"Use Your White Voice": Code-Switching at Work

What Is Code-Switching

The topic of code-switching is more prevalent than ever in recent years and has become conceptually associated with the African American community. Dictionally defined as the process of shifting from one linguistic code (a language or dialect) to another, depending on the social context or conversational setting, the term code-switching is generally coupled with mental images of Black Americans switching from speaking in a Black English dialect to a White “standard” English dialect. Why is this? Well, not only has code-switching been discussed in conversations on topical issues such as diversity, equity, and inclusion, but it has now been seen in mass media. One of the best examples of this was the 2018 film Sorry to Bother You, in which a young, Black telemarketer is encouraged by a peer to code-switch when speaking on the phone with White clientele as a sure way increase his over-the phone sales; resulting in the infamous line,

“If you want to make some money here, use your White voice.”

Although this was one of the most widely broadcasted examples of code-switching, the concept has been around for much longer within sociolinguistic and psychology research. In fact, some of the first examples of code-switching were observed within a rural, Norwegian community (Blom & Gumperz, 1972). While there, researchers found that code-switching can occur within the same or between conversations and can vary based on contextual factors such as conversation setting, participants, and the topic that is being discussed. Similarly, when applied to the United States, the same behavior phenomenon was observed within the African American community (Debose, 1992). African Americans openly discussed how they would use the same social cues when deciding whether to speak in a familiar Black English dialect, commonly known as AAVE, or to assimilate through code-switching by speaking in a White “standard” English dialect in settings where the racial majority is made up of White people. This was, and still is, used as a behavioral assimilation tool in the workplace to avoid discrimination or other harmful consequences faced not only by Black Americans, but other members of racial minority groups when speaking in a “non-standard” English dialect.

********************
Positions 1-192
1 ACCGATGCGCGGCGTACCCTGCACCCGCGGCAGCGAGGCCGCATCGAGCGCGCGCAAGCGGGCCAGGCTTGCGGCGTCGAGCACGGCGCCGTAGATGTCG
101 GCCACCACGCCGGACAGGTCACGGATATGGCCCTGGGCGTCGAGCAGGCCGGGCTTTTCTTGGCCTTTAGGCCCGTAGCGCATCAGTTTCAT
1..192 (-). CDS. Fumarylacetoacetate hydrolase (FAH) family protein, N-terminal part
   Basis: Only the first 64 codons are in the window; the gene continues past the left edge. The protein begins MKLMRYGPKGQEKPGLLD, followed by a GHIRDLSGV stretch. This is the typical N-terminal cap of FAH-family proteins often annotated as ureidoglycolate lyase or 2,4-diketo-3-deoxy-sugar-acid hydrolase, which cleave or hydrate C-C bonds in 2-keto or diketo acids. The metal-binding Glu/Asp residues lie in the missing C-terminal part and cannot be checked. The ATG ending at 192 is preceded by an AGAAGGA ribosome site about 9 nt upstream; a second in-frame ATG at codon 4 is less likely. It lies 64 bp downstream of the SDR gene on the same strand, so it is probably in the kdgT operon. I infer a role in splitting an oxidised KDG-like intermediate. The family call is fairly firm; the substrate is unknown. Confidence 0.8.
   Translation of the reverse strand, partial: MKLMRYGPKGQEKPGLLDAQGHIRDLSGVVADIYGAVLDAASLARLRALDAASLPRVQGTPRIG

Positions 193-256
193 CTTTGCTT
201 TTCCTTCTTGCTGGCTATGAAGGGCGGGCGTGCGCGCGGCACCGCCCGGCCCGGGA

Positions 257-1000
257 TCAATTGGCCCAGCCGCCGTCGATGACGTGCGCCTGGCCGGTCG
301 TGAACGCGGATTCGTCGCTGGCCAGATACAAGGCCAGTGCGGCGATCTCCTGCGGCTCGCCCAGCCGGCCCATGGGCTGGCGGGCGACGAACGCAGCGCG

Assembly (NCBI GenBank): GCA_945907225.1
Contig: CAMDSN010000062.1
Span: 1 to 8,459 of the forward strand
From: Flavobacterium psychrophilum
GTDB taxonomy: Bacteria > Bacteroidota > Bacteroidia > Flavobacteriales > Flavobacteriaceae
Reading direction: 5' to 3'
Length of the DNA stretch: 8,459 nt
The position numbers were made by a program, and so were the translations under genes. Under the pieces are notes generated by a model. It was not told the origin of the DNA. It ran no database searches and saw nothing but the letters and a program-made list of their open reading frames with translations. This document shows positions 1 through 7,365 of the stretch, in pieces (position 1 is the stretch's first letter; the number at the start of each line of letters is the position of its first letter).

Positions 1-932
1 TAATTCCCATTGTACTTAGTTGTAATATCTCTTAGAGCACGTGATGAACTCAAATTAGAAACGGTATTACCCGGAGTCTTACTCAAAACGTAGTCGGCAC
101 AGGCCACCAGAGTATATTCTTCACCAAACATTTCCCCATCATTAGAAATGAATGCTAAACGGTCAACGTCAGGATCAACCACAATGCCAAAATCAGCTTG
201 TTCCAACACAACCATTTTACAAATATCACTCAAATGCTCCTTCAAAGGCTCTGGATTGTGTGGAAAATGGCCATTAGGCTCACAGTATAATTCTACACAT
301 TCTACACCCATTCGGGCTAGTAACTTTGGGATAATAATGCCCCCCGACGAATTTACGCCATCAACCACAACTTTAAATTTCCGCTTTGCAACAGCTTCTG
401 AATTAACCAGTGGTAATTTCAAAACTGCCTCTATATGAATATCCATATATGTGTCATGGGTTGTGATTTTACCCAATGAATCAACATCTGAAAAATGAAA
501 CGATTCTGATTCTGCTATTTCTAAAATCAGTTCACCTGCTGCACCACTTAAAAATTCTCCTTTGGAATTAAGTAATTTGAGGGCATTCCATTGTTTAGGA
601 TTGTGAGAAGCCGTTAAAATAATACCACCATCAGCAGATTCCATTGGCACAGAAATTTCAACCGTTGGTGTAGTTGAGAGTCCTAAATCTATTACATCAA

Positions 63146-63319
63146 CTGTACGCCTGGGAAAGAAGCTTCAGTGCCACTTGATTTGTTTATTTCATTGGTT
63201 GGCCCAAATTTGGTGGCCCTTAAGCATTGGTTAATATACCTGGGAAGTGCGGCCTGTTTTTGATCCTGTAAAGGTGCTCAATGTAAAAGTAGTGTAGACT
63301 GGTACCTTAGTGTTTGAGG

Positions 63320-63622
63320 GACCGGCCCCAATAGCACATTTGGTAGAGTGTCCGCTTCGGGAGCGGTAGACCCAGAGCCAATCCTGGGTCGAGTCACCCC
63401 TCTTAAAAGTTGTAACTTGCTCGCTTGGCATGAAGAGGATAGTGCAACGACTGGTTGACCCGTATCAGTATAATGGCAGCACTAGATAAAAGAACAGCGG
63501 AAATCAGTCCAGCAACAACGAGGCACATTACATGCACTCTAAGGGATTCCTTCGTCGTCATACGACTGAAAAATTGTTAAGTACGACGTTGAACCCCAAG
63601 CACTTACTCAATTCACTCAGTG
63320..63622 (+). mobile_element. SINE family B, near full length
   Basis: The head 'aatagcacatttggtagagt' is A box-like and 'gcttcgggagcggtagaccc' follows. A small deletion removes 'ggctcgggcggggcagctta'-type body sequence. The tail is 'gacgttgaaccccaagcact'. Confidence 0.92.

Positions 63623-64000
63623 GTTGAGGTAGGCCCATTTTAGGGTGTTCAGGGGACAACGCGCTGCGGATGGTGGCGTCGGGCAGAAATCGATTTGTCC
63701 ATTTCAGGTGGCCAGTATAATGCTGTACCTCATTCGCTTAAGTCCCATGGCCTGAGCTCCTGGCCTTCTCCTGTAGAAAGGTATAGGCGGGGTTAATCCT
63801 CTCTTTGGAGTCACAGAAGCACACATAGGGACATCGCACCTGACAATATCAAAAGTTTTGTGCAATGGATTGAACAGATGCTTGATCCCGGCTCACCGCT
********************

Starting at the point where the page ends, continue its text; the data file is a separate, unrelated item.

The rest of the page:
Manifestations

Although commonly defined that way, code-switching isn’t limited to speech. Broadly, code-switching has manifested into additional assimilation behaviors used by Black Americans as well members of other racial minority groups within American organizations. These behaviors often remove many aspects of one’s own ethnic cultural identity to assimilate to the dominant White culture and can include,

  1. Changing clothing worn/dress style

  2. Altering hair styling or texture to be more “Eurocentric”

  3. Using an “Americanized” name

Unfortunately, many see these actions as vital in order to “fit in” within American workplaces where White employees continue to make up the majority of the labor force, a whopping 78%. In fact, many Black women who resisted assimilation to the dominant workplace culture were aware that it stifled their professional relationships (Dickens, & Chavez, 2018).


The Effects of Code-Switching